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PULSE GET A 'SECOND OPINION' FROM DR. OZ.

Byline: Mariko Thompson Staff Writer

Dr. Mehmet Oz wants to send America to medical school. That's why the New York City heart surgeon - once named one of People magazine's ``Sexiest Men Alive'' - has taken the doctor's office into the television studio with ``Second Opinion With Dr. Oz.''

``The show is an effort to bottle medical school,'' Oz said. ``We've done a poor job as a society of embracing health as one of our areas of knowledge. Americans should become world experts on their bodies so that they'll be informed and use the health-care system more intelligently.''

The hourlong Discovery Channel show gives viewers an insider's look at medicine. Oz brings cameras into the operating room and illustrates his studio discussions with real human organs. For a segment on heart health, viewers watch surgeons perform transplant surgery on a patient. In the studio, Oz uses an actual heart to demonstrate the organ's anatomy and how it pumps blood through the body.

``I can explain it and show it to you,'' Oz said. ``Now, all of a sudden, it comes alive and makes sense.''

Each show focuses on one medical topic and often features a celebrity interview. Oz chats with talk-show host Oprah Winfrey about weight loss and Yankees manager Joe Torre about surviving prostate cancer.

``They imprint in the audience's mind that this is an important issue,'' Oz said. ``It's five minutes of brain candy to get you psyched up. They're celebrity pep talks.''

As a founding director of Columbia Presbyterian Medical Center's Integrative Medicine Program, Oz gives guidance on the confusing and conflicting realm of supplements. He also stresses the importance of the mind-body connection in health.

``I'm on the front lines,'' he said. ``When you work with people day in and day out, you see how important the mind and attitude are to well- being.''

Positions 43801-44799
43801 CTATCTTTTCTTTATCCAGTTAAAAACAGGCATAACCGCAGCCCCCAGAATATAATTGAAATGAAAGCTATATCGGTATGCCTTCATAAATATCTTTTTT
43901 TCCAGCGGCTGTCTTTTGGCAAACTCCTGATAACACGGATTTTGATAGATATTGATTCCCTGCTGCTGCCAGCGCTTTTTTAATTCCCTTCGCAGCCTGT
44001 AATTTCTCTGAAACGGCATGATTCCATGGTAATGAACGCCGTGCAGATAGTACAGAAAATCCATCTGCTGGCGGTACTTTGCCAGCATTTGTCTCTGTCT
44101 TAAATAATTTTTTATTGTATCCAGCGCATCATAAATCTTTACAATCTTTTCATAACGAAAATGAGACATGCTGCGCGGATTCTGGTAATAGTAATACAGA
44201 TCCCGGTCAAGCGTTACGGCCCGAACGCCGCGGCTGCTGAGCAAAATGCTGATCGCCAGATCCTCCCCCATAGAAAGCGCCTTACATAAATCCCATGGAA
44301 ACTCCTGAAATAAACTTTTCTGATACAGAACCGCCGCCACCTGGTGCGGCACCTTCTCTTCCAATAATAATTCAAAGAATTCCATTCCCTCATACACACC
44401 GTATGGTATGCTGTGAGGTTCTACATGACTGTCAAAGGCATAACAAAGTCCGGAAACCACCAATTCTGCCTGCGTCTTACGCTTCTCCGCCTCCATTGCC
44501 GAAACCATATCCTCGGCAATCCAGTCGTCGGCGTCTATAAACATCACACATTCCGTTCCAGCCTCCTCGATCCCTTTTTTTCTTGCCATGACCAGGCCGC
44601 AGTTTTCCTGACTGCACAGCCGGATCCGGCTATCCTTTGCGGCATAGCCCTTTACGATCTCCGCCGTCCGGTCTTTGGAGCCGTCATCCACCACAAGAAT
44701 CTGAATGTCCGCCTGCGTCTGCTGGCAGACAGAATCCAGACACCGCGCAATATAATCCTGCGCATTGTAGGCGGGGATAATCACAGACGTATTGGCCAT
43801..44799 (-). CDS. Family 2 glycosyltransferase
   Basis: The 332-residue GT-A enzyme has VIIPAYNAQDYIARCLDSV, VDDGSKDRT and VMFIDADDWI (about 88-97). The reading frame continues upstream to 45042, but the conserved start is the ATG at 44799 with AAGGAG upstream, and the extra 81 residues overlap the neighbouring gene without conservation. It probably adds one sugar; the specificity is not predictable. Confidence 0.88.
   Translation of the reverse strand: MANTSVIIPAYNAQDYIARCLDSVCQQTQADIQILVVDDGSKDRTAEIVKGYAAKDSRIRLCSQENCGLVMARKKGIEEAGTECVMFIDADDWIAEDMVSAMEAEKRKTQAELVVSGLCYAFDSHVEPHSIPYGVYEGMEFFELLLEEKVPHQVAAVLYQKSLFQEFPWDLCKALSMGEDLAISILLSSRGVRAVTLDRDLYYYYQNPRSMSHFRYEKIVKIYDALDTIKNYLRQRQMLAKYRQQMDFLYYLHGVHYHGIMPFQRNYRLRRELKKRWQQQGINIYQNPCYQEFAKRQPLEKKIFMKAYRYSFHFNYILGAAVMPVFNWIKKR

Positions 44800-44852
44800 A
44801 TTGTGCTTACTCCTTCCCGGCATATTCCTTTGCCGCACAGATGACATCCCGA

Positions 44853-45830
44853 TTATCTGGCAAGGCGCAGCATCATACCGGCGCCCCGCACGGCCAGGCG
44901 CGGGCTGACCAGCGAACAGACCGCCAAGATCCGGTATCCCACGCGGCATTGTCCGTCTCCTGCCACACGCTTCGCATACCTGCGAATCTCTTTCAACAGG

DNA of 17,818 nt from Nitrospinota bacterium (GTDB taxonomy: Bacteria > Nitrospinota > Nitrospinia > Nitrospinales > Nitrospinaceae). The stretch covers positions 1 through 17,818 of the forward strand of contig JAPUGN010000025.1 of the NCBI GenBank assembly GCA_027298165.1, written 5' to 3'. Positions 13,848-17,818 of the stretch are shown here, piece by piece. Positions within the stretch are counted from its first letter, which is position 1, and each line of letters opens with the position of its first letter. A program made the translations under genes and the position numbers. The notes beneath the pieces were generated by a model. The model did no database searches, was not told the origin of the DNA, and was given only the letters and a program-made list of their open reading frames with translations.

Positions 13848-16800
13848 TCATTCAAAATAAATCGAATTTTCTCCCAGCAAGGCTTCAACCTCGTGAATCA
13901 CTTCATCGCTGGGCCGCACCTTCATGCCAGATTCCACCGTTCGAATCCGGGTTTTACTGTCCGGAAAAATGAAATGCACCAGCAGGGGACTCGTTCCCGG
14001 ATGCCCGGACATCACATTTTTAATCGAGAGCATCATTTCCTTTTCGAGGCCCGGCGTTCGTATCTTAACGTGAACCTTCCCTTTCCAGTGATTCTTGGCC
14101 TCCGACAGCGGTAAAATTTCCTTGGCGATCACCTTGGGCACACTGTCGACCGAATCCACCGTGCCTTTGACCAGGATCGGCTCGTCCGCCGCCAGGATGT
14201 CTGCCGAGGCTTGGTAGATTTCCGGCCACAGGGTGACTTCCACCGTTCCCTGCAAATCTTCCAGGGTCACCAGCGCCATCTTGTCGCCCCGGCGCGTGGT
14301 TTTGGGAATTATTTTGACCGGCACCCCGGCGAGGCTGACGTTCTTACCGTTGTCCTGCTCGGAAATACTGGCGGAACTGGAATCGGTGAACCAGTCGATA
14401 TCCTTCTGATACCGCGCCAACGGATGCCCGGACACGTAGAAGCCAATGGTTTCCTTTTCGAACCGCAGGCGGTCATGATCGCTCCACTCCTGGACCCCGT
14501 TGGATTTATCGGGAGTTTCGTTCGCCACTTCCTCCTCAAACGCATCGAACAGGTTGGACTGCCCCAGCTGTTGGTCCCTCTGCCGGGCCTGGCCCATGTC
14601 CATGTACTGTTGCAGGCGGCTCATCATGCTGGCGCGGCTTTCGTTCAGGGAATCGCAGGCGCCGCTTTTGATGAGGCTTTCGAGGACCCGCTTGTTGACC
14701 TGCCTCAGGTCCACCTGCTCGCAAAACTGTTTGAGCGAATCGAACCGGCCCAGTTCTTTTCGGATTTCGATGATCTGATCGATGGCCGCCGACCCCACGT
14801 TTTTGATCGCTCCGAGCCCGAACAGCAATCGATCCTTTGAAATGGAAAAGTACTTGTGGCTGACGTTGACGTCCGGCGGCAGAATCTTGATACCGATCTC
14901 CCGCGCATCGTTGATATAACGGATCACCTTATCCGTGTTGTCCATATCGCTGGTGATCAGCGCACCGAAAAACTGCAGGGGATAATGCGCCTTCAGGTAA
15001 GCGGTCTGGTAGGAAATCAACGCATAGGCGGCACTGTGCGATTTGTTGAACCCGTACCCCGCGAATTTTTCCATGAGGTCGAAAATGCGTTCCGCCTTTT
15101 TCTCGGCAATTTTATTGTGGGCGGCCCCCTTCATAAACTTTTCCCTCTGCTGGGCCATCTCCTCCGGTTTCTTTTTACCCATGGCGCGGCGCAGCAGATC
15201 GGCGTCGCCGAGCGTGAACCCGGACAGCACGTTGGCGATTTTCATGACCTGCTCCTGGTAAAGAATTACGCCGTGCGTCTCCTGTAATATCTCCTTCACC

``Second Opinion With Dr. Oz'' airs 5 p.m. weekdays and 2 p.m. Saturdays on the Discovery Channel. Starting Nov. 11, the show will air weekly at 5 p.m. Mondays.

CANCER QUESTIONS: At a hefty 1,113 pages, ``Choices: Fourth Edition'' (HarperResource; $18.95), by Marion Morra and Eve Potts, is a comprehensive, informative guide to cancer treatment. The fourth edition reflects new developments in the cancer field. The book contains recommended Web sites for each type of cancer, listings of chemotherapy drugs and side effects, listings of major medical centers, controversies in medical treatment and reviews of complementary and alternative treatments. For the 9 million cancer survivors in the U.S., the book includes information on nutrition, exercise and follow-up treatment.

BABY BASICS: From conception to the first few sleepless weeks of parenthood, ``The Pregnancy Bible'' (Firefly; $29.95) walks moms- and dads-to-be through all aspects of having a baby. The guide provides detailed medical information and has two doctors serving as consulting editors - Dr. Joanne Stone and Dr. Keith Eddleman, both professors of maternal-fetal medicine at Mount Sinai Medical Center in New York City. Illustrated with color photographs, the book covers genetics, nutrition, exercise, labor, recovery, breast feeding and more. Even such everyday concerns as changing a diaper and maternity wear are addressed.

YOGA FIX: Baron Baptiste creates an engaging workout with ``Power Yoga Level 1'' (Good Times Entertainment; $9.95 for VHS, $14.95 for DVD). The routine is streamlined and easy to follow. Unlike many yoga videos, this one doesn't overwhelm with speed or contortionist poses. Baptiste, owner of the Power Yoga Institute in Boston and Philadelphia, divides the 47-minute workout into three parts: sun salutations, standing poses and abdominal floor work. The video is available in most major retail outlets, including Wal-Mart, Target and on Amazon.com.

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Deloise Bynum (Member): eyes 8/17/2007 8:07 PM
I have bags under my eyes. Please tell me what couses this and what I can do to get rid of the bags.

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Publication:Daily News (Los Angeles, CA)
Date:Oct 27, 2003
Words:643
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